Organisms and Their Environment

Organisms and Their Environment

Different living organisms form communities. Understanding the relationships within and between these communities is important. Relationships are affected by external factors.

By the end of this section you should understand:

  • why particular organisms are distributed within a particular habitat
  • the methods used to collect environmental data
  • how valid methods are used to collect data as proof of environmental changes


Distribution of organisms

There are a number of physical factors that can affect the distribution of organisms:

  • temperature
  • availability of nutrients
  • light intensity
  • water availability
  • availability of oxygen and/or carbon dioxide

For example, in order for most green plants to flourish they need areas where there’s sunlight and water available. However, there are certain plants, like ferns, which thrive in shaded regions.


Collecting quantitative data

In order to find out what kinds of plants and animals are in a habitat and how many there are of each species sampling is carried. As it’s extremely hard to do a headcount of an entire organism population it makes more sense to take a sample from a particular area. The more results recorded the more valid and reproducible the end results are. This can be achieved in two ways.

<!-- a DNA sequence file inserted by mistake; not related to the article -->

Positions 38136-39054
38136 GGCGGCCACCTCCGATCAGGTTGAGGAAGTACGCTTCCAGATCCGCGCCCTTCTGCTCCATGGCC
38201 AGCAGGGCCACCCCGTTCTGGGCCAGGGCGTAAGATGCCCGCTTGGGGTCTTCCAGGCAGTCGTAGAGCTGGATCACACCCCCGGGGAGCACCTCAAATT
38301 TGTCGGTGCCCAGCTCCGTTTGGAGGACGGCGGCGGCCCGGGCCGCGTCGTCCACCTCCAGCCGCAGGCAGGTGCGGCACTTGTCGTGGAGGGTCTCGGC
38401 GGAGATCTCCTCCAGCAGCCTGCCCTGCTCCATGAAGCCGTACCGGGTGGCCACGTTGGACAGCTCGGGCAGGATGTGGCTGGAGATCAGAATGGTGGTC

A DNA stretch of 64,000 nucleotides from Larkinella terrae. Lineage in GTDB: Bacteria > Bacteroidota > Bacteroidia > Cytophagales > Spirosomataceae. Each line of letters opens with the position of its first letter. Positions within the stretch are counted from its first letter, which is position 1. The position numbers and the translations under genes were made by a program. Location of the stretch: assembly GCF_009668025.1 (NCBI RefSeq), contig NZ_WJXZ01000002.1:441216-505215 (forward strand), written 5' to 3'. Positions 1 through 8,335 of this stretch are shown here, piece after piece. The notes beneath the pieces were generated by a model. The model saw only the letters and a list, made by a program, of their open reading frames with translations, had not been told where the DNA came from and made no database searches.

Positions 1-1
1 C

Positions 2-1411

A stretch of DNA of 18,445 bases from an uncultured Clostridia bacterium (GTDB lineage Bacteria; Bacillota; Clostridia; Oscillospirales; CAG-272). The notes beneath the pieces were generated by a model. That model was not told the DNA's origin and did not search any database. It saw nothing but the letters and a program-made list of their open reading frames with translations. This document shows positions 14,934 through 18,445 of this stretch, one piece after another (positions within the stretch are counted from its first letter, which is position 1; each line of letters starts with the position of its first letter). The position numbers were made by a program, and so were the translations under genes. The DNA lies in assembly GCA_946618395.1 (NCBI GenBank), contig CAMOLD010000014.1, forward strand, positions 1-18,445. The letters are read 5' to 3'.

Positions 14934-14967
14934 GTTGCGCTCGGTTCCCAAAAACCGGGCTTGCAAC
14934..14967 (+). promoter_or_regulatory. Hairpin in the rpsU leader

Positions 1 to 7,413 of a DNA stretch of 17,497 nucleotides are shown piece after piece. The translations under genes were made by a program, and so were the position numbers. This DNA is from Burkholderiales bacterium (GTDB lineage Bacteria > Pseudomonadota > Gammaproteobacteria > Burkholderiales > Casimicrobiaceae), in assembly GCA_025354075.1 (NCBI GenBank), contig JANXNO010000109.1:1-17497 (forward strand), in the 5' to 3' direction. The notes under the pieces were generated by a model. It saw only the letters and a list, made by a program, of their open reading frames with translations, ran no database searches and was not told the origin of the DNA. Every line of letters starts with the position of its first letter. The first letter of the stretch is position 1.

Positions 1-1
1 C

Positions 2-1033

A quadrat is a square shaped instrument which is usually made from wire. Due to the fact that it’s a particular size (usually 1m2) a number of comparative samples can be taken from a habitat. The number of species and organisms can then be identified and counted.


Instead of a solid square frame a line is made, in the form of maybe a piece of rope, and placed on the ground. Organisms are then recorded along the transect. This is carried out a set number of times at regular intervals. This method is useful when you want to observe a particular linear pattern along which organisms change.


Data analysis

Once the results from sampling have been collected they need to be analysed. Popular ways in which to analyse data are to find the mean, median and mode. The following example looks at the number of daises in a field using a quadrat.

Sample Number of daises













The mean refers to the average number of daises counted in each quadrat. It’s calculated by adding up all the results and then diving by the number of samples taken.

Mean = (10 + 11 + 15 + 13 + 16 + 10) 6 = 12.5


The median is the middle value. In order to calculate it you need to put all your values in numerical order (so, smallest to largest). If you have an odd number of values then the answer is the middle number. However, if you have an even number of values then then the answer will be the mean between the two figures.

If you take the results above:

10 10 11 13 15 16

The median is the mean between 11 and 13 which is 12.


The mode is the number which appears most often.

In the results above:

10 10 11 13 15 16

The mode is 10 because it appears twice.